Baños is THE adventure sports destination in Ecuador with all manner of things to drive fast, rappel down, swim under and fall out of. Unfortunately, all this adrenaline fodder can come with a hefty price tag to make hardcore budget backpackers squirm and your money disappear.
We spent several days exploring the mountains, rain forest, waterfalls and THAT swing to bring you a list of activities to keep you entertained in this beautiful area of the country whilst leaving you with plenty of pennies to enjoy the rest of your trip!
#1 bike ride to puyo
The 60km bike ride to Puyo is one of the most well-known cycle routes in Ecuador - if not South America. It's not always easy, but the lactic acid inducing uphill climbs are almost always followed by a steep descent (wheeeeeeee!), and a very welcome breeze. Whilst a lot of people often choose to finish after the first 20km after visiting the waterfalls, it is well worth persevering.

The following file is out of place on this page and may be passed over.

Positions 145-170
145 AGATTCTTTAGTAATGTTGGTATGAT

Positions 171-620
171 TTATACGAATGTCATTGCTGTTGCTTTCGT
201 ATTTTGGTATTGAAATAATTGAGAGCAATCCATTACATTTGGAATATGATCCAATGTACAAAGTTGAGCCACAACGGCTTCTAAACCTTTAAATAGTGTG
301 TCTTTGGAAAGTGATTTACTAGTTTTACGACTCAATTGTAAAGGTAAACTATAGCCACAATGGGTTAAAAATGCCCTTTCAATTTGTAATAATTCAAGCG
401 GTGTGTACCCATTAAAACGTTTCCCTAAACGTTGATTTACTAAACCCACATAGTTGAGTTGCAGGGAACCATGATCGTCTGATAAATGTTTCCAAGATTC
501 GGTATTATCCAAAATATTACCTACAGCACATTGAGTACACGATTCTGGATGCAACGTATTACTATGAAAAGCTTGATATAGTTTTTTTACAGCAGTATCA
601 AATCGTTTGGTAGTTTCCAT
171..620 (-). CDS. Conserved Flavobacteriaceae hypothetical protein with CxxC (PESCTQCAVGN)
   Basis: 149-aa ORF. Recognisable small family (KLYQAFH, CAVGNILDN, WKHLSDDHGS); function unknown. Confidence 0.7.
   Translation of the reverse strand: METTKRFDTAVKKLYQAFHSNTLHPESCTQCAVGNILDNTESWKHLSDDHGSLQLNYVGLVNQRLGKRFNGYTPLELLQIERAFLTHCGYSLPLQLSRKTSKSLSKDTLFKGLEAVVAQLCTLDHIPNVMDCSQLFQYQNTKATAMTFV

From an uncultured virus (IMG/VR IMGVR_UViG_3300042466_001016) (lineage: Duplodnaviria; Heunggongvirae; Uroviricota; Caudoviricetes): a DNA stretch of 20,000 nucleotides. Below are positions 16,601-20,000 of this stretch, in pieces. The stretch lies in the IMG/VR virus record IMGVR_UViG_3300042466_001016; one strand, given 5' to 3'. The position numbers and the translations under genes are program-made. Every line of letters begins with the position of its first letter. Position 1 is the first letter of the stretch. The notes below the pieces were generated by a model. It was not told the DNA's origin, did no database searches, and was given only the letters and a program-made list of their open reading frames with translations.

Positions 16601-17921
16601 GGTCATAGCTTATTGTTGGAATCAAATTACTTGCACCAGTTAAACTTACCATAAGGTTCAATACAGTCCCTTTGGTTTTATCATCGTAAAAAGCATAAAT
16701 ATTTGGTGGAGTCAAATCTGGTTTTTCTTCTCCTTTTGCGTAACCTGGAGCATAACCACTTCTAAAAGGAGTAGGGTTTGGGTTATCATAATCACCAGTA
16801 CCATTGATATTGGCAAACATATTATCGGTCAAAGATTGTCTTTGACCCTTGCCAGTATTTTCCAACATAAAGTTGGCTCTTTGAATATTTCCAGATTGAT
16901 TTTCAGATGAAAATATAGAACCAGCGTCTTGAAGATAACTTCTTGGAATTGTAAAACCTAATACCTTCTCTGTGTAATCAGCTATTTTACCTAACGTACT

Push yourselves that little further and you will be mesmerized as the beautiful mountain vistas give way to ardent green rainforest and you come to the very limits of the Amazon and an entirely different world; you may start this ride being sprinkled with rain but will end in blazing sunshine.
If you're really not used to cycling or unfit, then maybe just limit yourself to the first 20k.
How to get there: Thankfully for those of us less than adept at reading maps, the road to Puyo is one long stretch and almost impossible to get lost on! Simply follow the signs out of town for Ruta de las Cascadas and keep going. Along the way, you will be diverted away from tunnels onto little dirt tracks but these are always sign-posted.
Depending on how many stops you have along the way, a relatively fit person should be able to make it to Puyo in four to five hours. Once there, you can, if slightly crazy, turn around and cycle back. However, what most people do is take the bus back to Baños - the companies seem pretty used to stowing bikes underneath.